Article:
Learning Phonemes With a Proto-Lexicon
Article first published online: 17 SEP 2012
Copyright © 2012 Cognitive Science Society, Inc.
Volume 37, Issue 1, pages 103–124, January/February 2013
How to Cite
Martin, A., Peperkamp, S. and Dupoux, E. (2013), Learning Phonemes With a Proto-Lexicon. Cognitive Science, 37: 103–124. doi: 10.1111/j.1551-6709.2012.01267.x
- Issue published online: 17 JAN 2013
- Article first published online: 17 SEP 2012
- Received 26 May 2011; received in revised form 28 November 2011; accepted 5 March 2012
- First language acquisition;
- Statistical learning;
- Allophonic rules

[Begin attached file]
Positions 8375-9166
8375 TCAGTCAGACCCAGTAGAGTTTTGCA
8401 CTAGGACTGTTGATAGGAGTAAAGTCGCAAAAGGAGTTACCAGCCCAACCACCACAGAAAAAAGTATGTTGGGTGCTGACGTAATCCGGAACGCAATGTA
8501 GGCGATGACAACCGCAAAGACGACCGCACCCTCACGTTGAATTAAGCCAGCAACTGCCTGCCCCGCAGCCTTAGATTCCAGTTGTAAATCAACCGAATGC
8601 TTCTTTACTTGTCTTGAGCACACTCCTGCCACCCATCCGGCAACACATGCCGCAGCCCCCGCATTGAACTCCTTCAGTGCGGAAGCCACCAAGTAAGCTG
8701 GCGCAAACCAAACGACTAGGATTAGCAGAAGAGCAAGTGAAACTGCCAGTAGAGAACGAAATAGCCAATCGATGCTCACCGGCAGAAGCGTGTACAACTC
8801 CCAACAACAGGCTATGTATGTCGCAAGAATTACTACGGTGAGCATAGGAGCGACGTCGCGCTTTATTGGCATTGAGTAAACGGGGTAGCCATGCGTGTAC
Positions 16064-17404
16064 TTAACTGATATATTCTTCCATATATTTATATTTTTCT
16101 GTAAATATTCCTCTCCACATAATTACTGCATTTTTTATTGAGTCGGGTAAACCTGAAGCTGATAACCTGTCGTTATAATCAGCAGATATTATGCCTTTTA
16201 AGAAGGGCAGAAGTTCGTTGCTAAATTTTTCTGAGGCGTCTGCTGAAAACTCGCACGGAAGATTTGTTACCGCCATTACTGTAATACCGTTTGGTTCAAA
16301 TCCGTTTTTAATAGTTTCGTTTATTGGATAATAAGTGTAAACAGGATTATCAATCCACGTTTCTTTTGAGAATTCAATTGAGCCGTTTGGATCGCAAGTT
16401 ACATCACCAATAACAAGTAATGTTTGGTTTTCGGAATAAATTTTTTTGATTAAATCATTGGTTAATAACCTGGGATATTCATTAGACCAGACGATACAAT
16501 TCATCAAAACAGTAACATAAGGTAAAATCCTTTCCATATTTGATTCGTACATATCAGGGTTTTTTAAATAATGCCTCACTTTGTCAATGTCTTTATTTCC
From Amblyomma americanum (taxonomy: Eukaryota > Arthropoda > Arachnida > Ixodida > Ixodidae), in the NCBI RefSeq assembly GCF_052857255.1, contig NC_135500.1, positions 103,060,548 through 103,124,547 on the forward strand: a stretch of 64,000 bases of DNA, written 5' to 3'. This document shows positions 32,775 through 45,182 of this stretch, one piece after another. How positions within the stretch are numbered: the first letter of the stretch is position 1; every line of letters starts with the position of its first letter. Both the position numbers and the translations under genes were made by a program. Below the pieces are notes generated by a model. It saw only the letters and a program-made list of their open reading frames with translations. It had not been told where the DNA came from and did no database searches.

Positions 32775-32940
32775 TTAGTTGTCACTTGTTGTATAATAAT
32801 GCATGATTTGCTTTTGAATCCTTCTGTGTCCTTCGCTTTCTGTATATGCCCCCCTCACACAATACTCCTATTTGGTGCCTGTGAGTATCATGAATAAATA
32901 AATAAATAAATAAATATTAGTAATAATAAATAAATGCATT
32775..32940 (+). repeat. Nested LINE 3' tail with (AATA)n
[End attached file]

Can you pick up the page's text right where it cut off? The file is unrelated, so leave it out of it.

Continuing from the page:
Before the end of the first year of life, infants begin to lose the ability to perceive distinctions between sounds that are not phonemic in their native language. It is typically assumed that this developmental change reflects the construction of language-specific phoneme categories, but how these categories are learned largely remains a mystery. Peperkamp, Le Calvez, Nadal, and Dupoux (2006) present an algorithm that can discover phonemes using the distributions of allophones as well as the phonetic properties of the allophones and their contexts. We show that a third type of information source, the occurrence of pairs of minimally differing word forms in speech heard by the infant, is also useful for learning phonemic categories and is in fact more reliable than purely distributional information in data containing a large number of allophones. In our model, learners build an approximation of the lexicon consisting of the high-frequency n-grams present in their speech input, allowing them to take advantage of top-down lexical information without needing to learn words. This may explain how infants have already begun to exhibit sensitivity to phonemic categories before they have a large receptive lexicon.